Apple Ends In-App Purchase Grace Period

To placate parents and lawmakers, password authorization is now required for every item purchased in an iOS app.

Thomas Claburn, Editor at Large, Enterprise Mobility

March 11, 2011

2 Min Read

Apple and iOS developers love in-app purchase (IAP), the payment system that Apple makes available to developers inside apps. They love it because it allows apps to be offered for free without foregoing the possibility of revenue or forcing the developer to adopt an ad-based business model. They love it because it provides for the possibility of a recurring revenue stream and because it mitigates the impact of unauthorized copying.

With the current average price for games at $1.06, single-download sales are nowhere near as appealing as selling in-game items, level packs, and maps that may bring ten times that or more. Flurry, a mobile metrics and marketing company, estimated last year that in-app purchasing brings in $14.66 per user annually. And research firm Juniper predicts that in-app purchasing revenue will eclipse single-download revenue in 2013.

In-app purchasing works. The problem is that it works too well. Parents have been complaining about huge bills racked up by children who ostensibly didn't realize that buying virtual goods results in real charges.

In December, Paula Selis, senior counsel for the office of Rob McKenna, Attorney General for the State of Washington, took notice and sent a letter to Apple in which she explained the problems posed by the $99 barrels of Smurfberries available to players of Capcom's Smurfs' Village mobile game.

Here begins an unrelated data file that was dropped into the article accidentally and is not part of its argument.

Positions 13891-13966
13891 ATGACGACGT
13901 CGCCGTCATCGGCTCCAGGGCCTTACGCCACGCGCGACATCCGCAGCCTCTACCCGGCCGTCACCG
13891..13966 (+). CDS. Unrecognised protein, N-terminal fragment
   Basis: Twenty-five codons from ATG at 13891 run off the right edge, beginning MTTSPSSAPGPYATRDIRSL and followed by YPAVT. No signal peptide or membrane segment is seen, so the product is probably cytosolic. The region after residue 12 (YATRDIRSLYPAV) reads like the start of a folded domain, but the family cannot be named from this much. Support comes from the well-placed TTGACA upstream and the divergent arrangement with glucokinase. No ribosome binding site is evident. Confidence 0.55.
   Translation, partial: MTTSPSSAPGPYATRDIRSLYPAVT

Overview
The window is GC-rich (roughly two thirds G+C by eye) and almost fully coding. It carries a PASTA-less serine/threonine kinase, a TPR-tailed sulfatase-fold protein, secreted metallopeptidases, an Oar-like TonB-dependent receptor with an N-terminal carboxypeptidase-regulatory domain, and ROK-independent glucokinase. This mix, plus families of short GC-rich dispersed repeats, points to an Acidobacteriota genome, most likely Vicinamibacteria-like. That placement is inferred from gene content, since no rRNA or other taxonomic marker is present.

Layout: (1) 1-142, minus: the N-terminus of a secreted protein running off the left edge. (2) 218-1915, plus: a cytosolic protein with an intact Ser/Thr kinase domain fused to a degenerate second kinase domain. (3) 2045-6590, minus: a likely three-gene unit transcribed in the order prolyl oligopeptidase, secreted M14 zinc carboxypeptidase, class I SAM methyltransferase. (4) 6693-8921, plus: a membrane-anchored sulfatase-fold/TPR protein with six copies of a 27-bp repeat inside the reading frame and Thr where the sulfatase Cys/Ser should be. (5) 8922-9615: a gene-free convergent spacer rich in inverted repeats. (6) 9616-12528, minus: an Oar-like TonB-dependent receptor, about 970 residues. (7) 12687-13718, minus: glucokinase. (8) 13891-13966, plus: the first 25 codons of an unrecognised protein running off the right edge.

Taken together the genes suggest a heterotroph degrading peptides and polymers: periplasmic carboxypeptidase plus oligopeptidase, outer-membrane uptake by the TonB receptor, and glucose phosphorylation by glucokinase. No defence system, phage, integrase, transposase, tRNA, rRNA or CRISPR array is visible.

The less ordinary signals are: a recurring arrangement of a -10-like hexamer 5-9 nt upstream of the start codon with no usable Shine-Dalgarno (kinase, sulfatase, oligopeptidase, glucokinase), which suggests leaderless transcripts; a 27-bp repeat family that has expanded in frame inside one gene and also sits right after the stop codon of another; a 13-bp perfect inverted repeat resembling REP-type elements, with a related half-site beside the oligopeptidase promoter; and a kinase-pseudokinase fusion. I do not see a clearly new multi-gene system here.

In the wake of reports published by The Washington Post and The Associated Press, Congressman Edward Markey (D-Mass.) asked the Federal Trade Commission to look into the issue. In response, the FTC said it would review industry practices.

Apple already had parental controls in place to disable in-app purchasing. But facing antitrust scrutiny over its recently introduced subscription purchase rules, Apple decided to add additional safeguards to prevent unauthorized in-app shopping sprees.

With the launch of iOS 4.3 this week, Apple has eliminated the grace period for in-app purchasing. Now, every purchase must be authorized by a password. Previously, once the user had made an in-app purchase, he or she could make subsequent purchases without authorization for 15 minutes.

Parents who had a problem with in-app purchasing may welcome the change, but for developers, the introduction of additional friction to the purchase process is likely to decrease revenue, even for goods that aren't cynically priced $99 barrels of Smurfberries.

About the Author(s)

Thomas Claburn

Editor at Large, Enterprise Mobility

Thomas Claburn has been writing about business and technology since 1996, for publications such as New Architect, PC Computing, InformationWeek, Salon, Wired, and Ziff Davis Smart Business. Before that, he worked in film and television, having earned a not particularly useful master's degree in film production. He wrote the original treatment for 3DO's Killing Time, a short story that appeared in On Spec, and the screenplay for an independent film called The Hanged Man, which he would later direct. He's the author of a science fiction novel, Reflecting Fires, and a sadly neglected blog, Lot 49. His iPhone game, Blocfall, is available through the iTunes App Store. His wife is a talented jazz singer; he does not sing, which is for the best.

Keep up with the latest cybersecurity threats, newly discovered vulnerabilities, data breach information, and emerging trends. Delivered daily or weekly right to your email inbox.

You May Also Like

More Insights